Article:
Poetry, Beauty, and Contemplation
The Complete Aesthetics of Jacques Maritain
Publication Year: 2012
Published by: The Catholic University of America Press
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Title Page, Copyright, Dedication
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List of Figures
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...In the fall of 1965, a young trumpet player walked excitedly into his philosophy of art course at Boston College. This was not his first philosophy class. However, since Boston College did not then offer a major in music, he saw his time there as little more than a son’s obedient fulfillment of his father’s demand that he obtain a liberal arts baccalaureate degree. Afterward, he would be free to do as he wished, and he thought at the time that his...
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...is arguably the most significant disciple of St. Thomas Aquinas in the twentieth century. Although he made many important contributions to several different areas of philosophy, his philosophy of art is especially noteworthy. Unfortunately, this aspect of the French Catholic philosopher’s thought is often overlooked or underappreciated by those who miss the richness and depth of insight that his philosophy of art possesses because they do not have a sufficient background in the philosophy of St. Thomas....
1. Historical Background: Maritain’s Personal Development
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...deeply rooted in the Thomist tradition, Jacques Maritain was also an original thinker; he applied in a fresh and innovative way many of the basic insights found in the thought of his great mentor St. Thomas Aquinas. The philosophy of St. Thomas “is a living philosophy,” he maintained, “to read Thomas well, the help of genius is needed.” Maritain understood philosophy as “a progress by deepening insight,” and he applied his genius to the investigation of reality, whose “deep things”...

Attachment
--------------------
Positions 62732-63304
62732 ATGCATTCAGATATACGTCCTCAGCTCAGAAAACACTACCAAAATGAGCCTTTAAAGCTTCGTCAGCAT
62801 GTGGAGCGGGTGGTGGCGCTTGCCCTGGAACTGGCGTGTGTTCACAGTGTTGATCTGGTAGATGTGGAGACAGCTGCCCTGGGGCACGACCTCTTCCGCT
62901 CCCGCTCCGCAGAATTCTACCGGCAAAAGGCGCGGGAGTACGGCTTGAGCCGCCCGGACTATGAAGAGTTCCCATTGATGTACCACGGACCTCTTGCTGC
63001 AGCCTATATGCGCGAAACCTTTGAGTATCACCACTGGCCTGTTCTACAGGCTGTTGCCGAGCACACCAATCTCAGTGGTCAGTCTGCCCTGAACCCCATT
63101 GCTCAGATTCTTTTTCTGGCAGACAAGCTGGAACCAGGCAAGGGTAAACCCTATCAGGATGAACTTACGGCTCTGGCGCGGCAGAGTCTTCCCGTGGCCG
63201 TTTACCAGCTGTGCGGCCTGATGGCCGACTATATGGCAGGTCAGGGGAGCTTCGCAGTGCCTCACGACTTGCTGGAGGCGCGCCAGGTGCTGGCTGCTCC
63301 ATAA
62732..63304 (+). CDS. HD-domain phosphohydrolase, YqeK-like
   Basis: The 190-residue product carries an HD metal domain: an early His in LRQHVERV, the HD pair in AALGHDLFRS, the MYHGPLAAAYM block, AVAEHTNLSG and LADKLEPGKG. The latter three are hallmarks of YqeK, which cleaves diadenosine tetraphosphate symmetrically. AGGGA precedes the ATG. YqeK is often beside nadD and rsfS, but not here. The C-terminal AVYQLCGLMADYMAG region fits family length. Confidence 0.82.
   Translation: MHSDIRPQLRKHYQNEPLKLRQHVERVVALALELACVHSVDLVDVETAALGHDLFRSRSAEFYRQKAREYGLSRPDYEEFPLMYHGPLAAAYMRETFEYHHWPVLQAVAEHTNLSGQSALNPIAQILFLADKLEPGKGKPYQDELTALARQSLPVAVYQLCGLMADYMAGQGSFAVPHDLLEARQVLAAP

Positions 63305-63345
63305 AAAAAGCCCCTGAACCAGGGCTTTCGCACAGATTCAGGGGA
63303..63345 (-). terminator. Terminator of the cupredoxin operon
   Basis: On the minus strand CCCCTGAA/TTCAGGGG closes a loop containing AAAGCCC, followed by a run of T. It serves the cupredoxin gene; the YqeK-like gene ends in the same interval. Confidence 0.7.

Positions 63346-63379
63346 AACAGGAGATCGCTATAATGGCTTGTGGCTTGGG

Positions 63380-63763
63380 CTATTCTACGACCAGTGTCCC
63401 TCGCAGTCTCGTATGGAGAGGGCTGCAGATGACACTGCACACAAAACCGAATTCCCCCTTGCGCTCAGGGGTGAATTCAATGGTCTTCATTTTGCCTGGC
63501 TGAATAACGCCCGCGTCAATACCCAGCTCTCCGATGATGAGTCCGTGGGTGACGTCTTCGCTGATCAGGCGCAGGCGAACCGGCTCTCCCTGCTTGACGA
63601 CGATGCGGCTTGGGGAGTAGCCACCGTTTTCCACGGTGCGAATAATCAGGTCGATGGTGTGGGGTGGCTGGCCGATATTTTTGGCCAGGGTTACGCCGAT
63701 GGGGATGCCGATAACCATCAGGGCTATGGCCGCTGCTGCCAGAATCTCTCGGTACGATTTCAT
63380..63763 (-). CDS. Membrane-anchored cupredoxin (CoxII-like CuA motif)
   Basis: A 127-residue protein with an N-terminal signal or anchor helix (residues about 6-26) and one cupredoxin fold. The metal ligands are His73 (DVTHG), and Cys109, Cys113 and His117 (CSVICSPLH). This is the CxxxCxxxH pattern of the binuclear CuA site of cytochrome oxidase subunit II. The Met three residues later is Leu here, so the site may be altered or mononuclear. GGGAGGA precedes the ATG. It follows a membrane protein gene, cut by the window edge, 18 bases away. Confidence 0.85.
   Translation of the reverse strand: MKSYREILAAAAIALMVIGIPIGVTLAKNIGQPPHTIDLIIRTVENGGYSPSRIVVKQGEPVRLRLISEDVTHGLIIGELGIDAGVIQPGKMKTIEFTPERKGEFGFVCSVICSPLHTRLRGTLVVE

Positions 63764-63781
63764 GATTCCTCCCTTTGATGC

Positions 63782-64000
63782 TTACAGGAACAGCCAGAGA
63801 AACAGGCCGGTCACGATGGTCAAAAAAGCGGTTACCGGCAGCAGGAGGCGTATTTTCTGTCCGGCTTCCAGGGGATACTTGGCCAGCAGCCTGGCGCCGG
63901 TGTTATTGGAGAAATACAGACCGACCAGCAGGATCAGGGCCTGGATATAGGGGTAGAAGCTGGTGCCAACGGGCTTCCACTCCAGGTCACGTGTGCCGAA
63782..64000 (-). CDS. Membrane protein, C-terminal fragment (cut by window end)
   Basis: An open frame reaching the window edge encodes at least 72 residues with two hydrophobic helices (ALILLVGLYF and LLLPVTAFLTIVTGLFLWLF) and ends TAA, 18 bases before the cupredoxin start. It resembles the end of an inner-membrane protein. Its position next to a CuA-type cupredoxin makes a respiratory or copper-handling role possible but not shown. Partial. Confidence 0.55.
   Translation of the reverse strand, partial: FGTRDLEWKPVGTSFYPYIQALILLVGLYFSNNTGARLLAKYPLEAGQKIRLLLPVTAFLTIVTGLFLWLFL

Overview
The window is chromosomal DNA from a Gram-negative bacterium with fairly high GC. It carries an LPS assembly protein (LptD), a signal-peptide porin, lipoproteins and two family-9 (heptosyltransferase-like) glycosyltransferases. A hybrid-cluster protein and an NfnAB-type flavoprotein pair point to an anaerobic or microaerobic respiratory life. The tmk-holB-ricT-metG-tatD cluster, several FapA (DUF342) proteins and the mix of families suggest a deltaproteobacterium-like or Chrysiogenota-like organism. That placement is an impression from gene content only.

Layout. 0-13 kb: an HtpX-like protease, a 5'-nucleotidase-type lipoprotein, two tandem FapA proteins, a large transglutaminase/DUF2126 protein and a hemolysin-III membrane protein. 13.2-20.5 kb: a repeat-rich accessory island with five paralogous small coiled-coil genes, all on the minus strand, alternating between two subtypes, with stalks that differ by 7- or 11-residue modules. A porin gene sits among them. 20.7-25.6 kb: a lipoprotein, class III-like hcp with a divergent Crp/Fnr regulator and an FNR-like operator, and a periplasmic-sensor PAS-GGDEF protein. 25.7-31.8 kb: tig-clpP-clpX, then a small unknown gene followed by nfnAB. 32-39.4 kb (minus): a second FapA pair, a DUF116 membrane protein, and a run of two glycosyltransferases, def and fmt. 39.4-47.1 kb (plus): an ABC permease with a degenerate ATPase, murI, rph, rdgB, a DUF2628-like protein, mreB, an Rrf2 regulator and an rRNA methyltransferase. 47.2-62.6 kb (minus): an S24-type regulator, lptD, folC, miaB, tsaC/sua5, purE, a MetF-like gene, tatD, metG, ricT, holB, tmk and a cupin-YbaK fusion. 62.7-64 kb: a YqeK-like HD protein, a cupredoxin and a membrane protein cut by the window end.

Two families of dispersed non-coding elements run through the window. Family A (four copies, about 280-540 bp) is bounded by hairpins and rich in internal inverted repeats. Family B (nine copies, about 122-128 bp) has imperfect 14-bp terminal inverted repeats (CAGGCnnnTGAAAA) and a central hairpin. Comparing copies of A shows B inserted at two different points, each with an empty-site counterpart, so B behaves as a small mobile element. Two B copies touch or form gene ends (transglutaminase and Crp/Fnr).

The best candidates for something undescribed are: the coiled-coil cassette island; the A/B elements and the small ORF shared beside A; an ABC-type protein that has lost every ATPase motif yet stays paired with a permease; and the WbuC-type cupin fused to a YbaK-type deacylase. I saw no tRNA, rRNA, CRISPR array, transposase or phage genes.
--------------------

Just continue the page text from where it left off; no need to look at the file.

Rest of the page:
2. Theoretical Background: Maritain’s Philosophical Development
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...situates the term “art” as an intellectual virtue distinguished not only from the other intellectual virtues, but from the moral virtues as well. When we recall the biographical notes from the preceding chapter, this distinguishing characteristic comes as little surprise. The philosophical skepticism and scientific materialism that weighed upon Maritain as a young student were lifted initially by the Bergsonian notion of intuition that transported one into the very heart of the Real or the “Absolute”...
3. The Foundation of Maritain’s Epistemological Uniqueness
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...that Maritain would continue “to write papers on art and beauty until his last day”—was not fulfilled, his writings on epistemology, many of which contain specific references to the knowledge of the artist, do extend beyond the more than half century that makes up his philosophical life. While there is surely a good deal of change and growth in his ideas over the years, developments that include both the manner of expression and the terms used...
4. The Fundamentals of Maritain’s Aesthetics
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...the discipline of aesthetics covers a multitude of experiences and problems, there are within it many issues that are specifically metaphysical and/or epistemological in nature. For this reason, any theory of aesthetics must include a critical examination of the theory’s metaphysical and epistemological principles; a theory that omits this runs the risk of being foundationally deficient. Moreover, just as in the philosophy of science, where...